We cannot impute to the poor and the working poor an anthropology of low expectations. We must accept that we have a poor grasp of the psychology of voters, deferring very often to speculative analysis of differing degrees of cogency.
Far more important is that, even if previously the ANC’s record didn’t look too bad from the vantage point of people who never had any services under apartheid, the 2019 elections will be held 25 years after democracy’s dawn. Just as I can choose to change the basis on which I vote, so too can the proverbial traditional ANC voter.
In, say, 2009, it may have been most rational for a poor black person to vote ANC without thinking twice, but in 2019 the same voter may tell the ANC what they think of a clinic that does not always have the medicine they need for a chronic illness,
a social security system that does not guarantee that their grants may be delivered on time and an economy that continues to exclude them while the fat cats get fatter and monopolies in the private sector remain intact.
It is not clear to me that the current ANC-led state can fairly and accurately be described as pro-poor and pro-black. It is therefore difficult to see what the case is for voting for the ANC, whether you live in the township or in the suburbs.
But the dilemma extends to the DA and the EFF.
The DA in Cape Town has shown it is not committed to breaking the back of apartheid spatial planning’s legacy. Where are the integrated communities? Where are the social housing projects already successfully completed? On issues such as racism and transformation, the party is, at best, silent and, at worst, shockingly tone-deaf about the experiences of the black majority and the connections between our colonial past and the present.
This won’t bother everyone. There is a reason most white South Africans vote for the DA. They do so because they can afford, psychologically, not to prioritise the issue of racial justice in their personal political preferences.
For most black people, voting for the DA is, at best, a grudge vote to stop the ANC from remaining unresponsive in government. I have met only a handful of black DA voters or supporters who express their membership of or support for the DA in terms of liberalism. There is no straightforward argument for voting for the DA.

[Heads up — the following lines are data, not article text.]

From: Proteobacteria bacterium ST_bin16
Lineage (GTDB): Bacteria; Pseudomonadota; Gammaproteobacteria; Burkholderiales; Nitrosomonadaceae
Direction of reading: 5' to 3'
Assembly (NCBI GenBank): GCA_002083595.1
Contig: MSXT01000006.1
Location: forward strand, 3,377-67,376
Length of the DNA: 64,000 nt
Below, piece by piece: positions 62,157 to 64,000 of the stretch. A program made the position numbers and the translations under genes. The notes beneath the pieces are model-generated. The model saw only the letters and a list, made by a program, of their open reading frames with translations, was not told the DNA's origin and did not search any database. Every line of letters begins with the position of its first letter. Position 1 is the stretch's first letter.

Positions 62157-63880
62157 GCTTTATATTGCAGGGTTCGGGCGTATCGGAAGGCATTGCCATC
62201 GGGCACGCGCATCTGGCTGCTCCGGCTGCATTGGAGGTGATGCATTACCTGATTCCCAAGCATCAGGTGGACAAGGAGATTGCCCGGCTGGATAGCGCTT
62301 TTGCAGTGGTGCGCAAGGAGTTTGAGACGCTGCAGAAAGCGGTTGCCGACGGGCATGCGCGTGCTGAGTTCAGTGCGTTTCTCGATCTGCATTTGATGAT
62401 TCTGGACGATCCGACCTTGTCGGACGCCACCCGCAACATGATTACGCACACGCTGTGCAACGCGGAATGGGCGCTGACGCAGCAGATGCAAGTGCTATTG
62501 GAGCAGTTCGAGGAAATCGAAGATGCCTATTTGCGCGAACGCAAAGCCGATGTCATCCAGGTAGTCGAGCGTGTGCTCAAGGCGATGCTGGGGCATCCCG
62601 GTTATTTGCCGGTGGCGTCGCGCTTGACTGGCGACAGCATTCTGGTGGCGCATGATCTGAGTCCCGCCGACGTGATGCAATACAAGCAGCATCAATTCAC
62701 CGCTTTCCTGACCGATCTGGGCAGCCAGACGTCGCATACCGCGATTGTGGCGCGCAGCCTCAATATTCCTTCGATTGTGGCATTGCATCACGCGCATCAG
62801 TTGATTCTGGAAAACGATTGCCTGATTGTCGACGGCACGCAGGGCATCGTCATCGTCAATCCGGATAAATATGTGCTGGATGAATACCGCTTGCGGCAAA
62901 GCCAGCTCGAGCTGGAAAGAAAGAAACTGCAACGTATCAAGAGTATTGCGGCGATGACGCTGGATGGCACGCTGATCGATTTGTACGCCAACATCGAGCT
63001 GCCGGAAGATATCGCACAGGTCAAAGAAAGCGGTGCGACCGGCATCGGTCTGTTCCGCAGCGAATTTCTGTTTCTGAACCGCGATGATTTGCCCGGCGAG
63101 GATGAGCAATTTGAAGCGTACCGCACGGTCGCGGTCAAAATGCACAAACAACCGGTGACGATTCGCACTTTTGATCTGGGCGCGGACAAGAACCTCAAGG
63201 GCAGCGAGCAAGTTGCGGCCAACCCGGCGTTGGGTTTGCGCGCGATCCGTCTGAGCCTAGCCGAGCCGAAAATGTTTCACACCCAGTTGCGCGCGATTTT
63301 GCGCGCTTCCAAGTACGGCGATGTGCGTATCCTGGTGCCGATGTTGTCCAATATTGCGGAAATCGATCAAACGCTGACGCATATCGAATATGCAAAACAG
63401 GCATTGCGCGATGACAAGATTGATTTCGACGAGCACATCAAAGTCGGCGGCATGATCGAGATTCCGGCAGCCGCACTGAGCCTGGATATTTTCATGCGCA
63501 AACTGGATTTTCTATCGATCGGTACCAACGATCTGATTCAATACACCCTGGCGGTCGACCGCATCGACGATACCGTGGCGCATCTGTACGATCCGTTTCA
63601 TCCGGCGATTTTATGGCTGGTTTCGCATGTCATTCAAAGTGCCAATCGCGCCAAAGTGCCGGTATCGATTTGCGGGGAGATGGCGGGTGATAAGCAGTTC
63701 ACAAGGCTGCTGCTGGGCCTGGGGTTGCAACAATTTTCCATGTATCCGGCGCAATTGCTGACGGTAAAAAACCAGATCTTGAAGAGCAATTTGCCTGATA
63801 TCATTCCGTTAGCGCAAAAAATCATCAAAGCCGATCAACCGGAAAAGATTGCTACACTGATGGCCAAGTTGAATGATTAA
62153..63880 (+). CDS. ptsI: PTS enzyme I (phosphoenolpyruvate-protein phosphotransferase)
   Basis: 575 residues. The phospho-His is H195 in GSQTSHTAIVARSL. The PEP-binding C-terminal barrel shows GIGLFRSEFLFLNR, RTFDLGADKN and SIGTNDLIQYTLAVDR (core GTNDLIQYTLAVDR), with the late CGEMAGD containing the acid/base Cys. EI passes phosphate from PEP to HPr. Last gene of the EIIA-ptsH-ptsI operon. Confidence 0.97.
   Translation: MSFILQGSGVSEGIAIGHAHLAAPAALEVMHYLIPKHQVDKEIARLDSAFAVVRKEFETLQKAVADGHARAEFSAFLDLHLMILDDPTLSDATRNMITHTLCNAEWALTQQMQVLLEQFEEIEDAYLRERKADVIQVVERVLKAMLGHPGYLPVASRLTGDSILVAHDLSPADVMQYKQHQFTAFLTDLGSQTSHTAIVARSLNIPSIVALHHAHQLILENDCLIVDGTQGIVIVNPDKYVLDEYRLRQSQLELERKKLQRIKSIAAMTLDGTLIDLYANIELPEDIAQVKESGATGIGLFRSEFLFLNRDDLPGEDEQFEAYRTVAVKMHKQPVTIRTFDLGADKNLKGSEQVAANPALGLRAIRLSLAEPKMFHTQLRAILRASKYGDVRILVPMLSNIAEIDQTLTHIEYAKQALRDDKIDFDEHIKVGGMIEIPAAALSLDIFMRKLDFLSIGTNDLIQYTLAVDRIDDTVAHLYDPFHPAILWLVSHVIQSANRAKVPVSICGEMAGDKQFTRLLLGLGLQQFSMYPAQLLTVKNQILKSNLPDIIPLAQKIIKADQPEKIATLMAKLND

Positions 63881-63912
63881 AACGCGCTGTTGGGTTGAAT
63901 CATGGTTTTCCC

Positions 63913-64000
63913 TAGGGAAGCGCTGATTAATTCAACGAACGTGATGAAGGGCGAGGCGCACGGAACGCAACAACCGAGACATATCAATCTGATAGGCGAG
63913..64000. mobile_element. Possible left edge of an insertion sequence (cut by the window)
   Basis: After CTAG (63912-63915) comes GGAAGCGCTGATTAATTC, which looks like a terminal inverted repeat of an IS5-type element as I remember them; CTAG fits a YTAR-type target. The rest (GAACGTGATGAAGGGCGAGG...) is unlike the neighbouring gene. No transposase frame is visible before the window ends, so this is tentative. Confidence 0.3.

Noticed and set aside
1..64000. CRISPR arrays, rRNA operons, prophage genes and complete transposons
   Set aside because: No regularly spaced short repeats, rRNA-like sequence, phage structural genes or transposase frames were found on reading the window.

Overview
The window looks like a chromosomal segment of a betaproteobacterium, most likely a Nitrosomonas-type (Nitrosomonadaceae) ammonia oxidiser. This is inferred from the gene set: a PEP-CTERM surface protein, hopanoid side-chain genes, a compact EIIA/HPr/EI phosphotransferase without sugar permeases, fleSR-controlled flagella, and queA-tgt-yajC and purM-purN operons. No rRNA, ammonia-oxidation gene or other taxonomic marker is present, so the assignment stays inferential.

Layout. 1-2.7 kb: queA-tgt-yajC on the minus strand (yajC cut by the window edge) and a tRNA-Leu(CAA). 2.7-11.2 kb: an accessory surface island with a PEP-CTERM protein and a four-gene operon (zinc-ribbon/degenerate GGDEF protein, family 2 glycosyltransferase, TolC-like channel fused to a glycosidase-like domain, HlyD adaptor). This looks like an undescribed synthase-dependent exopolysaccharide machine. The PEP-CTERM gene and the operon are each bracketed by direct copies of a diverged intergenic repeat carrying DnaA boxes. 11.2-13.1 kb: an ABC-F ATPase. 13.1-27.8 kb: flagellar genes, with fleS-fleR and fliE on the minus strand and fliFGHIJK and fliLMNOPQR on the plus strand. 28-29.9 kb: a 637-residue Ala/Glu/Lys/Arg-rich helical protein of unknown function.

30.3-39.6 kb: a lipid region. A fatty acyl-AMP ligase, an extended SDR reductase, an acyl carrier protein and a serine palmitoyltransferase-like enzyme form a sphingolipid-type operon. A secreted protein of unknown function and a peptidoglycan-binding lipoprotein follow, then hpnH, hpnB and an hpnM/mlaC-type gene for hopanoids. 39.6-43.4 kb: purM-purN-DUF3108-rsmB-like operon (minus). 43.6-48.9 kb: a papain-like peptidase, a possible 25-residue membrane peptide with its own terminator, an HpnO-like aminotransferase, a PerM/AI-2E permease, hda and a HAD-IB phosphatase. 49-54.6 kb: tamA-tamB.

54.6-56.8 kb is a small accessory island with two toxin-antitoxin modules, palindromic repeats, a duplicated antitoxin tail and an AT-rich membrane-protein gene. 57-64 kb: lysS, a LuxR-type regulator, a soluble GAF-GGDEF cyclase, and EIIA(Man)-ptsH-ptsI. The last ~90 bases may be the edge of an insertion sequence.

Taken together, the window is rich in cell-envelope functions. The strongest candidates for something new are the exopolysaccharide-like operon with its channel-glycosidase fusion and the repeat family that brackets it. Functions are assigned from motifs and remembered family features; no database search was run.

The EFF has messed around confused voters. I have both white and black friends who have been excited about the option of voting for the EFF. Many black voters are animated by the EFF’s energetic articulation of how miserable black life still is despite a mostly black-led government overseeing the state.
But the leaders of the EFF are so wildly inconsistent in their actions that voting for the EFF is a bit like taking out a high-risk, high-returns investment policy. You could win massively if they turn out to be genuinely committed to justice and equality when they have their hands on the levers of the state.
Or you might find that these guys end up being more violent, patriarchal, antidemocratic, intolerant and racist than anything we have yet experienced. You need to have an unusually high and insatiable appetite for risk to vote EFF, especially the way it has been behaving after Jacob of Nkandla exited the political stage and they no longer had an easy focal point for their political messages.
What does all this mean?
If you restrict yourself to the ANC, the DA and the EFF as your voting options for 2019, you will have sleepless nights until voting day. One of my radio listeners challenged me recently to think about political parties other than these three.
It may be necessary to consider more carefully whether to ignore parties other than these three. It is a pity so many smaller parties do not articulate clearly why they should be taken seriously, but, as voters and the media, we should also do more to have discussions with those parties crowded out from public discourse because of our own obsession with the big two or the big three.